Photonics describes the Kash exascale talk
VCSEL-based optics have displaced electric cables today in supercomputers, but with power, density and cost requirements increasing exponentially as the systems get powerful, the need increases to move to on-chip optics.
Because a 10x increase in performance means the machine will consume double the power, to make future supercomputers feasible to build and to operate optics will need to be more widely used he said. In 2008 a 1-petaflop computer cost $150 million to build and consumes 2.5 MW of power. Using the same technology, by 2020 a 1 exaflop machine would cost $500 million to build and consume 20 MW of power.
Kash gave a timeline that would find optics replacing electrical backplanes by 2012 and replacing electrical printed circuit boards by 2016. In 2020, optics could be directly on the chip. In a less aggressive scenario, by 2020 all off-chip communications need to be optical, he said.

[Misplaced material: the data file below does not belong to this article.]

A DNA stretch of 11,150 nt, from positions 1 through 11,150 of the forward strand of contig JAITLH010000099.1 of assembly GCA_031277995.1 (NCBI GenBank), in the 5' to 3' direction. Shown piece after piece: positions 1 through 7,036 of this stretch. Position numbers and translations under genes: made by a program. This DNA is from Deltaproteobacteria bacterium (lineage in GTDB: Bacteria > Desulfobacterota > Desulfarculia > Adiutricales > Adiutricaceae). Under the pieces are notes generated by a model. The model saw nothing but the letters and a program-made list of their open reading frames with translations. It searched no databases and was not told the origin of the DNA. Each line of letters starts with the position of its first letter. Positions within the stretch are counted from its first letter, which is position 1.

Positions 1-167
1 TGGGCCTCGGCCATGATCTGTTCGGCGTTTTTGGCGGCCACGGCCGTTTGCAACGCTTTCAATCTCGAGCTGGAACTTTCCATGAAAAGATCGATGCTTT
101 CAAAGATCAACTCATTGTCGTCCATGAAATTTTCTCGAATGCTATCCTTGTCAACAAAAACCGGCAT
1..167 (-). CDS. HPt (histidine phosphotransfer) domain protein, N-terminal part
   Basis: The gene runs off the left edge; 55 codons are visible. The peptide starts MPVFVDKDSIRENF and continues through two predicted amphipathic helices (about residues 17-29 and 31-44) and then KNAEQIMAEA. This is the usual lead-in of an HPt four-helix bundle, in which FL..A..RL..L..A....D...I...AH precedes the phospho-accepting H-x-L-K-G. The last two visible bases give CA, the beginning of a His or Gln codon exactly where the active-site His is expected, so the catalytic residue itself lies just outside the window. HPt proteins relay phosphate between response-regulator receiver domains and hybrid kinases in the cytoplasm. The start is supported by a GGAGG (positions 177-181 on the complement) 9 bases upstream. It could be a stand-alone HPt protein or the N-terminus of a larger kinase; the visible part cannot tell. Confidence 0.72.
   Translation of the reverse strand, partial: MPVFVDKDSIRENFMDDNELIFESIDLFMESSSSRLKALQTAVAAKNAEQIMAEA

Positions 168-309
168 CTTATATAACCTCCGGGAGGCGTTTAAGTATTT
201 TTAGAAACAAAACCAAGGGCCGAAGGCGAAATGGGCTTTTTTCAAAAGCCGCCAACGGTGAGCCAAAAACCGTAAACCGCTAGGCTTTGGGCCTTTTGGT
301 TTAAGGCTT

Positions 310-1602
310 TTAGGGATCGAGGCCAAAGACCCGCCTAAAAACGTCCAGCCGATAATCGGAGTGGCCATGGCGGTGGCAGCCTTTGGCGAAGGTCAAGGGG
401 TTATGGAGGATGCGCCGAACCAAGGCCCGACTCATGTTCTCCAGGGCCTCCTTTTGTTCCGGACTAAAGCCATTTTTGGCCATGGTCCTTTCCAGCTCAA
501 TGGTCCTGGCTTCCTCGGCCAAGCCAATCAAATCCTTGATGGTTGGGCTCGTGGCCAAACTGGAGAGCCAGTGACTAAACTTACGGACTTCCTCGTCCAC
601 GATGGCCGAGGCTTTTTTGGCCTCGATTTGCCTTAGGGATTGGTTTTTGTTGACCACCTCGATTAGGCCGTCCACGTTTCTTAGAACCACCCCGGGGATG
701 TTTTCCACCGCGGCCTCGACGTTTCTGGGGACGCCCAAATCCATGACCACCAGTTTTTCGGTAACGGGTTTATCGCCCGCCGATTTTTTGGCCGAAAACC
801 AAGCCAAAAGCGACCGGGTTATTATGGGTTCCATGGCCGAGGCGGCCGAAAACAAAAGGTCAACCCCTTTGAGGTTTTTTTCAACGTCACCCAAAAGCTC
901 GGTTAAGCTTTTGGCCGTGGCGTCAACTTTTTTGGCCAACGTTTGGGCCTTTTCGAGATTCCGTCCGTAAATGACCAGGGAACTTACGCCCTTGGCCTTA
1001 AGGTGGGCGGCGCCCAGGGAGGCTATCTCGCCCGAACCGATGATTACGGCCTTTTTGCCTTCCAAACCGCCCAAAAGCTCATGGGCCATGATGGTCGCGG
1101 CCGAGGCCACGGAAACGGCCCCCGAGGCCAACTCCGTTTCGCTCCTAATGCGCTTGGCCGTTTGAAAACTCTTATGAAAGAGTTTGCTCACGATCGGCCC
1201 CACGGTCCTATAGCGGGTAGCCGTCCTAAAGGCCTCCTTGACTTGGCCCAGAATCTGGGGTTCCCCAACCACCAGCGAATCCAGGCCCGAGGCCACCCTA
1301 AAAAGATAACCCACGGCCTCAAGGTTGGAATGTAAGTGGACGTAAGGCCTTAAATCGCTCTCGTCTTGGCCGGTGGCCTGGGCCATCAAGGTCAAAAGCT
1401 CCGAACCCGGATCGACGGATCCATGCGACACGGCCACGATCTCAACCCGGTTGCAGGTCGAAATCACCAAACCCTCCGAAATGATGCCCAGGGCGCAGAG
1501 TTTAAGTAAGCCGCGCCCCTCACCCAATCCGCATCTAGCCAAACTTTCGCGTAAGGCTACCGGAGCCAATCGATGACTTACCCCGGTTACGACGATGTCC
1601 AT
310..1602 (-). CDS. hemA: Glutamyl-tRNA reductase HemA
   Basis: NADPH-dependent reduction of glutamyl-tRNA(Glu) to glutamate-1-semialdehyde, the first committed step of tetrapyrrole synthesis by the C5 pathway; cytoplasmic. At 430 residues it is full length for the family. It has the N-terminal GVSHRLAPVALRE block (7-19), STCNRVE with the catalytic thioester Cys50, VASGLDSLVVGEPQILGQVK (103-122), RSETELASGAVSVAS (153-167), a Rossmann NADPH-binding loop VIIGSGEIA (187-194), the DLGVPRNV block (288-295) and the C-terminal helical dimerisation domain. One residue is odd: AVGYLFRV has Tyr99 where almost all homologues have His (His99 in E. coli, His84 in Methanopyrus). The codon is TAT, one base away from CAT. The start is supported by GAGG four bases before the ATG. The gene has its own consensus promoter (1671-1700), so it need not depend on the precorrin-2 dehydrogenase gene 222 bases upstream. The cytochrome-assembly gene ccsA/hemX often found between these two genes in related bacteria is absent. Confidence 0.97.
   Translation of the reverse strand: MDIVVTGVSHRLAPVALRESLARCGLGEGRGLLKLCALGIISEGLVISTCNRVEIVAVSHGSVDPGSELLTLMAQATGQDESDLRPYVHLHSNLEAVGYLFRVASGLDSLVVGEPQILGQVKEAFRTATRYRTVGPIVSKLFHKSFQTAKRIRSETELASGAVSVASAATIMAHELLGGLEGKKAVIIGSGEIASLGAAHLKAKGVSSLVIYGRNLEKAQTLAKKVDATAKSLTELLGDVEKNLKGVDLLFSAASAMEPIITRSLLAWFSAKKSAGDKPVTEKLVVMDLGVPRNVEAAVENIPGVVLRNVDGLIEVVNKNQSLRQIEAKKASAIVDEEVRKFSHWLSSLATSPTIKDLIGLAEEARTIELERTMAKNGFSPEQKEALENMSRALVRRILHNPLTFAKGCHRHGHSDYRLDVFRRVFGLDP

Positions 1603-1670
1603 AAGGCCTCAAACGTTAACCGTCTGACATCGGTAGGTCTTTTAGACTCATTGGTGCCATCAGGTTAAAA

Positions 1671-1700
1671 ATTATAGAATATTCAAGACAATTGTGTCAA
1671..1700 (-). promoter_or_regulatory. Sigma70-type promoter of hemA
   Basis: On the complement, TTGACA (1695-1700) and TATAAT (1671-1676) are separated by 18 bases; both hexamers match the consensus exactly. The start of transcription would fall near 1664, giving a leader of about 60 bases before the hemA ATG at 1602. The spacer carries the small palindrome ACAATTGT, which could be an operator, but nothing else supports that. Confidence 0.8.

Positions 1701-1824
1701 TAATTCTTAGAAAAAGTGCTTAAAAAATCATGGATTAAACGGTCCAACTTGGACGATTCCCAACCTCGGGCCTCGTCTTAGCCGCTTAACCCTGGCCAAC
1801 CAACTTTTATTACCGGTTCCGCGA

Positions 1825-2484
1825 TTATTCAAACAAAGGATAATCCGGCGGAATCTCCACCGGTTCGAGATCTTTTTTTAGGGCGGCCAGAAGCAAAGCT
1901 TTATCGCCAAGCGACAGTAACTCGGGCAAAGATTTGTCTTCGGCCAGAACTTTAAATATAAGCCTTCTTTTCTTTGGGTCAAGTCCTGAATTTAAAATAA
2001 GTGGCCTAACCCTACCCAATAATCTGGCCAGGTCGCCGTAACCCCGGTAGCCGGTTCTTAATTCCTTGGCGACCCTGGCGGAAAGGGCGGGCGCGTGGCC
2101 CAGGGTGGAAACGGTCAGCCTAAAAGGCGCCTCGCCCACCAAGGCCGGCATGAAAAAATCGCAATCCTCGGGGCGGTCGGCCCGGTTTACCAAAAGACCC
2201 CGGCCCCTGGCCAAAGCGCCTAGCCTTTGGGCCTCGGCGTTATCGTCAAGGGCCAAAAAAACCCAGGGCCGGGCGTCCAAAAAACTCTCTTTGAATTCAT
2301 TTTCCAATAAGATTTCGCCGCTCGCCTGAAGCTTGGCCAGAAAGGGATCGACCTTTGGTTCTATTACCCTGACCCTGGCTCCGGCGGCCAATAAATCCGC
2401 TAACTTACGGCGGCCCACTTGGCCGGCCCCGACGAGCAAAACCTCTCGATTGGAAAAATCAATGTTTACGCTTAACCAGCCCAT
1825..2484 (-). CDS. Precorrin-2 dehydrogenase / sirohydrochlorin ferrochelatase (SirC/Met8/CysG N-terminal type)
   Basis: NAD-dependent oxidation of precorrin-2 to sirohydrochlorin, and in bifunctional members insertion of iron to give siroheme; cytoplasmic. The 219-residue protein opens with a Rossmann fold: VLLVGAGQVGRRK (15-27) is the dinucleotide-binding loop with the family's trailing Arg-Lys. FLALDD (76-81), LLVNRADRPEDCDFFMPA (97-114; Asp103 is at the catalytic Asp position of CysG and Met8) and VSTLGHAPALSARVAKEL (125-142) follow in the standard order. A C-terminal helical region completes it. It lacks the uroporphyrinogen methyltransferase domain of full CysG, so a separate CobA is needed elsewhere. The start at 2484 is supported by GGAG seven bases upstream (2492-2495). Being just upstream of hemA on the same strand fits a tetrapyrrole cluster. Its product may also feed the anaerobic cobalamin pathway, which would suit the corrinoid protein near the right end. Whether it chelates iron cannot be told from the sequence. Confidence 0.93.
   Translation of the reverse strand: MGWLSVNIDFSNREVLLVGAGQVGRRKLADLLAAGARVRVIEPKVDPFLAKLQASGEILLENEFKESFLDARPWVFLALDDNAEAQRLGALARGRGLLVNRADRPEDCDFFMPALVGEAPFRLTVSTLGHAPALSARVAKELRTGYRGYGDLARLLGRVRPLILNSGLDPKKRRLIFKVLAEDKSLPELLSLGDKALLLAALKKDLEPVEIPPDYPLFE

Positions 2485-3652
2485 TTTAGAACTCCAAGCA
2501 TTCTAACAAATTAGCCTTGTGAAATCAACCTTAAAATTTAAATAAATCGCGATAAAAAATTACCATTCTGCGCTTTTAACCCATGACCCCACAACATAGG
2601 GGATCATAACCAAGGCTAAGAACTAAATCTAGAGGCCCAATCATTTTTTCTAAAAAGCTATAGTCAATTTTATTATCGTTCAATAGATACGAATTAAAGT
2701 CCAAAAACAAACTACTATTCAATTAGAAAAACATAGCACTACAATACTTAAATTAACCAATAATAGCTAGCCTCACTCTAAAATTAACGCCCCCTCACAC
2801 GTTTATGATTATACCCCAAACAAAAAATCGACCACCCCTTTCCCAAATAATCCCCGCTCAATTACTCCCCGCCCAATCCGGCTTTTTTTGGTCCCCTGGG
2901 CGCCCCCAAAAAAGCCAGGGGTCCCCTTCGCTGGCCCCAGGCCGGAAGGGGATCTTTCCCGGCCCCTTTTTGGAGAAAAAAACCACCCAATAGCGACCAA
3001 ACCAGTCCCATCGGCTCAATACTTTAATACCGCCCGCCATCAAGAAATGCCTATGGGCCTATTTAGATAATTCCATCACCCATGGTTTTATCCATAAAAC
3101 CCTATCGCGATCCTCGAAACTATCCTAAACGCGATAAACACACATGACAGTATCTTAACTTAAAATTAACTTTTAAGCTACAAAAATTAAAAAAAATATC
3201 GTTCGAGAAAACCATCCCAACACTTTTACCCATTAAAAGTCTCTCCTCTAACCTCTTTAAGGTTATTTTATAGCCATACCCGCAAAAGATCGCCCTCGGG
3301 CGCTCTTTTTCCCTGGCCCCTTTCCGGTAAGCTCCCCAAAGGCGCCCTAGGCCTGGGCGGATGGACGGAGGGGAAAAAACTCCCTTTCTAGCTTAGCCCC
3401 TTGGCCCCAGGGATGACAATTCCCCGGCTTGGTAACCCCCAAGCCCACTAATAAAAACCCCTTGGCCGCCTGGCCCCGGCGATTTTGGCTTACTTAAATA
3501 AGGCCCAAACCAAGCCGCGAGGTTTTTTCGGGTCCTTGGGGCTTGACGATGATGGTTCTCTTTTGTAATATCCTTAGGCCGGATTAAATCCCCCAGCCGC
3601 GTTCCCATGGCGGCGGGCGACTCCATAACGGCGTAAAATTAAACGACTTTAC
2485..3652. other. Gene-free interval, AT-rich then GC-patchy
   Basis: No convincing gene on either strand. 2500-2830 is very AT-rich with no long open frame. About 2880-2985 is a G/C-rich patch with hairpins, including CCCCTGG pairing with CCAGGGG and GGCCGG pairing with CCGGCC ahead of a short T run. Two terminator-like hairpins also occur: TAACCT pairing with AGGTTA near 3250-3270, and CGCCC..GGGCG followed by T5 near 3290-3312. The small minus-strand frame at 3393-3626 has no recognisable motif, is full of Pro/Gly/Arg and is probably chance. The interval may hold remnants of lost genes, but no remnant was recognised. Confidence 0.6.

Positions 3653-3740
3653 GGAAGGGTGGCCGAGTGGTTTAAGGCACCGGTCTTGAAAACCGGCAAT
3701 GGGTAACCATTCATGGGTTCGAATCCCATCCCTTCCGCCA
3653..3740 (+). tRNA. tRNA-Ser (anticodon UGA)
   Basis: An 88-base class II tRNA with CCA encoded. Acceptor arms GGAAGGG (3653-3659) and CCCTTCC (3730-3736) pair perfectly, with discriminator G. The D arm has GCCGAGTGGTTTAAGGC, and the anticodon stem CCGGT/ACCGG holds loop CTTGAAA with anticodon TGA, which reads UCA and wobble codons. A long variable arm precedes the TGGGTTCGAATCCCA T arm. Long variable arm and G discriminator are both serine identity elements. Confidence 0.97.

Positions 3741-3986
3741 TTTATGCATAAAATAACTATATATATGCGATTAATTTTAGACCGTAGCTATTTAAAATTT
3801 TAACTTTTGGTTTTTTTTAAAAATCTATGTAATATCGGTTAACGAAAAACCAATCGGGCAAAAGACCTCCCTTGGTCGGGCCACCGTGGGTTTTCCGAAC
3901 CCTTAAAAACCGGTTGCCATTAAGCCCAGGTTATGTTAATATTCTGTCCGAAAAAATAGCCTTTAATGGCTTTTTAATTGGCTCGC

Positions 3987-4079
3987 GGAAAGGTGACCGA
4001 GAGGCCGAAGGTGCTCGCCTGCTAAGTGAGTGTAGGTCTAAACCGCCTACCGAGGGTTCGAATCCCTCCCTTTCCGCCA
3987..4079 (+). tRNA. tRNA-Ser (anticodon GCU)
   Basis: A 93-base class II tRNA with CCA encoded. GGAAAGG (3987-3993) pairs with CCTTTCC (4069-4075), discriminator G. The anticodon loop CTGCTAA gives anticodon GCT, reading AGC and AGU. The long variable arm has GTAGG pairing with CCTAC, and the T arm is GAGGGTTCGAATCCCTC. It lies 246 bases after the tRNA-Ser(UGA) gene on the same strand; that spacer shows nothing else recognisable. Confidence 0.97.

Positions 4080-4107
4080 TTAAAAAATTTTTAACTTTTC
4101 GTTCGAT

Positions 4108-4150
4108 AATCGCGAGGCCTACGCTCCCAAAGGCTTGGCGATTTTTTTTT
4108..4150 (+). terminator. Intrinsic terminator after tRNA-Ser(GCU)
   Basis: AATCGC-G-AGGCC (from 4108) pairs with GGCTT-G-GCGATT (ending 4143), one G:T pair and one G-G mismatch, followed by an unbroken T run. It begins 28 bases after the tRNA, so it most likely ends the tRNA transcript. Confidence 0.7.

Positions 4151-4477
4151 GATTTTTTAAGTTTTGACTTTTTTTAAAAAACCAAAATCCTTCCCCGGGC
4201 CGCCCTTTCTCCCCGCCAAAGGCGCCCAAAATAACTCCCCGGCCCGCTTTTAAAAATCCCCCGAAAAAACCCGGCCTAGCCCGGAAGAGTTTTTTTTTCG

But for that to happen, to get optics up to millions of units in 2010, the price needs to drop to about $1 per Gb/s, he said. Today, Gb/s processing costs about $10.
Photonics in Supercomputing: The Road to Exascale, Jeffrey Kash; IBM Res., USA. Optical interconnects in present and future supercomputers are reviewed, emphasizing Exaflop performance circa 2020, which is 1000X today’s Petaflop computers. Power, density and cost requirements become increasingly stringent, ultimately driving the need for on-chip optics. (Integrated Photonics and Nanophotonics Research and Applications, 2009)